Once the trial
started, it turned out the Plaintiff
did not have one acceptable witness or evidence, and the trial came to
an end after only 30 minutes.
For the full
transcript of the trial, see here
(HTML) or here
For the final
trial ruling, see here.
The Defendant school districts may recover their costs, which total
the ruling on technical grounds, and won the appeal. But a new trial
again dismissed the case on it merits in November 2010.
extensive documentation of the history
of the lawsuit since 1997 and the main documents related to it, see Waldorf
article on it, see here.)
Parents in Grass
Valley, whose children attend
the Yuba River Charter School, have commented that Yuba
River Charter School does not teach religion and Yuba
River Charter School suit is disappointing.
The case was
planned to take place as a bifurcated
trial and to first address the issue of whether anthroposophy is a
for purposes of the Establishment Clause of the U.S. Constitution.
If the Court had
determined this to be the case,
it then would have moved on to the question whether the Waldorf
methodology used by the two schools advances and promotes anthroposophy
-- now viewed as a religion for Establishment Clause purposes -- to
an extent, that it violates the U.S. Constitution.
FOR DEFINING RELIGION FOR ESTABLISHMENT
criteria described by the court
for deciding whether anthroposophy is a religion for Establishment
purposes can be divided into two sets (Court
order, p. 3/32).
One set refers
to two criteria that are not specific
to religion, as such, but hold for all world views, both religious and
as a world view addresses fundamental
and ultimate questions having to do with deep and imponderable matters
These criteria, which
apply to both anthroposophy
and natural science as world views from a philosophical perspective,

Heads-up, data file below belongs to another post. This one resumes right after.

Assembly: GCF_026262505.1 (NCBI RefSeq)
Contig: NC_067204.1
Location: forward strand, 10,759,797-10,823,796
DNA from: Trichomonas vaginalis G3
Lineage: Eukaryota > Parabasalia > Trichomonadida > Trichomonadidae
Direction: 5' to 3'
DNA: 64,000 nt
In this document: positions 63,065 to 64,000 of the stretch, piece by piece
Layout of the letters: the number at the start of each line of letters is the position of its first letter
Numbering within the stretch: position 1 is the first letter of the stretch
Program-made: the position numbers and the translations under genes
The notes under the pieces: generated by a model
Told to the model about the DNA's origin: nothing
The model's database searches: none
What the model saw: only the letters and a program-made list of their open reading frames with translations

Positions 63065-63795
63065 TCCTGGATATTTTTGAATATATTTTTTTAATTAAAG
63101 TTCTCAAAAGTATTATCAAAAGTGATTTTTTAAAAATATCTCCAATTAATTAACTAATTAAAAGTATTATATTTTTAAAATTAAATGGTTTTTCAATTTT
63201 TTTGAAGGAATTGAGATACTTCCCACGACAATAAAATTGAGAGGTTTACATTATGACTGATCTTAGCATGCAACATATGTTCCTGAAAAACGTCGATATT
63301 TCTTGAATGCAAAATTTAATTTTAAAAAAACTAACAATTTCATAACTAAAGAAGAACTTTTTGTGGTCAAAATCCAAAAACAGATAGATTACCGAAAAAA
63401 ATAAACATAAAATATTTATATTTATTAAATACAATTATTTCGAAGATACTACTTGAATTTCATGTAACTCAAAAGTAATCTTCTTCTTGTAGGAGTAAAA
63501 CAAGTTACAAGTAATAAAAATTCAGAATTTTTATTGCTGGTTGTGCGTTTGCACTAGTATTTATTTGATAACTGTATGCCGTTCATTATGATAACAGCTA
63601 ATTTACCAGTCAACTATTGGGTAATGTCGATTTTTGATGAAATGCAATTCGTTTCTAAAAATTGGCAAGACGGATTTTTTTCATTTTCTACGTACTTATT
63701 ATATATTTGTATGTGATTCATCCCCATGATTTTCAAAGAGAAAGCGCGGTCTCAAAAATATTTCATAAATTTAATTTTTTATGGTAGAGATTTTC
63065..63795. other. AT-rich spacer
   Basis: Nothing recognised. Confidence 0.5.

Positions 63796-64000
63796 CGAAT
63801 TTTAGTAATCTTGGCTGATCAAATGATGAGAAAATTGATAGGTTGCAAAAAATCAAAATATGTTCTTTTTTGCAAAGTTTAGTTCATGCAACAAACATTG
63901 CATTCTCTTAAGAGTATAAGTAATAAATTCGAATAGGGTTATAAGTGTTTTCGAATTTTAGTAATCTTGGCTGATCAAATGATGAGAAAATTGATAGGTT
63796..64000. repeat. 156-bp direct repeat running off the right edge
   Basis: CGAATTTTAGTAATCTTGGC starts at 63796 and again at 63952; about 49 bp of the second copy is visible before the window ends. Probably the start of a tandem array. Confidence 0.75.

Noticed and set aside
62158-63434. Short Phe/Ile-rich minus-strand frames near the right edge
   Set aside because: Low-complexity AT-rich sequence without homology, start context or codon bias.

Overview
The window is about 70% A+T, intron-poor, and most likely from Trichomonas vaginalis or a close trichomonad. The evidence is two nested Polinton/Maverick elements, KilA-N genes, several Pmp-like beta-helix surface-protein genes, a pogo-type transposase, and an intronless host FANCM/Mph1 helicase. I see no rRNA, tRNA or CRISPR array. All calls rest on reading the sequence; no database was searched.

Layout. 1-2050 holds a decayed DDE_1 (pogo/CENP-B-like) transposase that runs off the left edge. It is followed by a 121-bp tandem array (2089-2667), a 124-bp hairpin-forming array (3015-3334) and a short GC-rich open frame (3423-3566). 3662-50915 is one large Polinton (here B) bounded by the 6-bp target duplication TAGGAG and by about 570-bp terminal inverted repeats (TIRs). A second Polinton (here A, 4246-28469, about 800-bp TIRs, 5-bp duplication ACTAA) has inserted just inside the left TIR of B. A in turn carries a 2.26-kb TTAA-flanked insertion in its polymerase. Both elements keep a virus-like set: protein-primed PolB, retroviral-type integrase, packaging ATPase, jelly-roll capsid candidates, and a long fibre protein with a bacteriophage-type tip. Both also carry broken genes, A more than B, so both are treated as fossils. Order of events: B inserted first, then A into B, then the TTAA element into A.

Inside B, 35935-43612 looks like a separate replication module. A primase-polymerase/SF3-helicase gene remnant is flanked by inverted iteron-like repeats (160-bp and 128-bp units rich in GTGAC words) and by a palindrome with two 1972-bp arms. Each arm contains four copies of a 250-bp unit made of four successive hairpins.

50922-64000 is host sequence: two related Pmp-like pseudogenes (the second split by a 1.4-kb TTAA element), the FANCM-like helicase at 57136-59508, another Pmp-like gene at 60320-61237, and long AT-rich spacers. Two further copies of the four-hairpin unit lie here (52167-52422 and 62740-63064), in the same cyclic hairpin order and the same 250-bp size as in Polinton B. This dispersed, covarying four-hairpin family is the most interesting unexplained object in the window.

necessary -- but not sufficient -- to decide whether anthroposophy may
be considered to be a religion for Establishment Clause purposes.
as a world view is comprehensive
the fulfillment of another set of
criteria, specific to religions, and the Court must also weigh their
to anthroposophy. These criteria are:
do the philosophy and
world view indicate "a system
of belief and worship of a superhuman controlling power involving a
of ethics and philosophy and requiring obedience thereto." And,
One would expect the Anthroposophical
Society in America, which is the legal representative of
in the U.S., to have been the focus for finding such "formal and
signs" by the Court. For some comments by the Anthroposophical Society
on this, see here
and the Society's Amicus
Curiae Brief to the Court [155K].
can it “be recognized
by formal and external signs
such as formal services, ceremonial functions, the existence of a
structure and organization, efforts at propagation, observance of
and other similar manifestations associated with traditional religions"
The only expert
witness to be heard on the issue
in the trial was Douglas Sloan, Professor of History and Education
at Teachers College, the graduate school of education of Columbia
and adjunct Professor of Religion and Education at the Union
Seminary and The Jewish Theological Seminary in New York City.
In addition to
his expertise in history, education
and religion, Professor Sloan has been involved with the Anthroposophic
Press, Sunbridge College and the Association of Waldorf Schools in
America as director of their boards within the past sixteen years.
In a declaration
to the Court in support of the
defendants (the two public school districts), Professor Sloan argued
in every fundamental respect anthroposophy is not a religion and the
Society is not a religious organization.
Sloan's declaration indicates that "PLANS
Inc.", which began its public anti-Waldorf campaign with allegations
anthroposophy is a "satanic religion" and that Waldorf-methods schools
practice and teach their pupils "witchcraft", and funded its suit on
basis of these allegations (only then to withdraw the allegations
depositions for the trial), would have had a hard time proving its case.
For the full
declaration by Professor Sloan to
the Court, see here.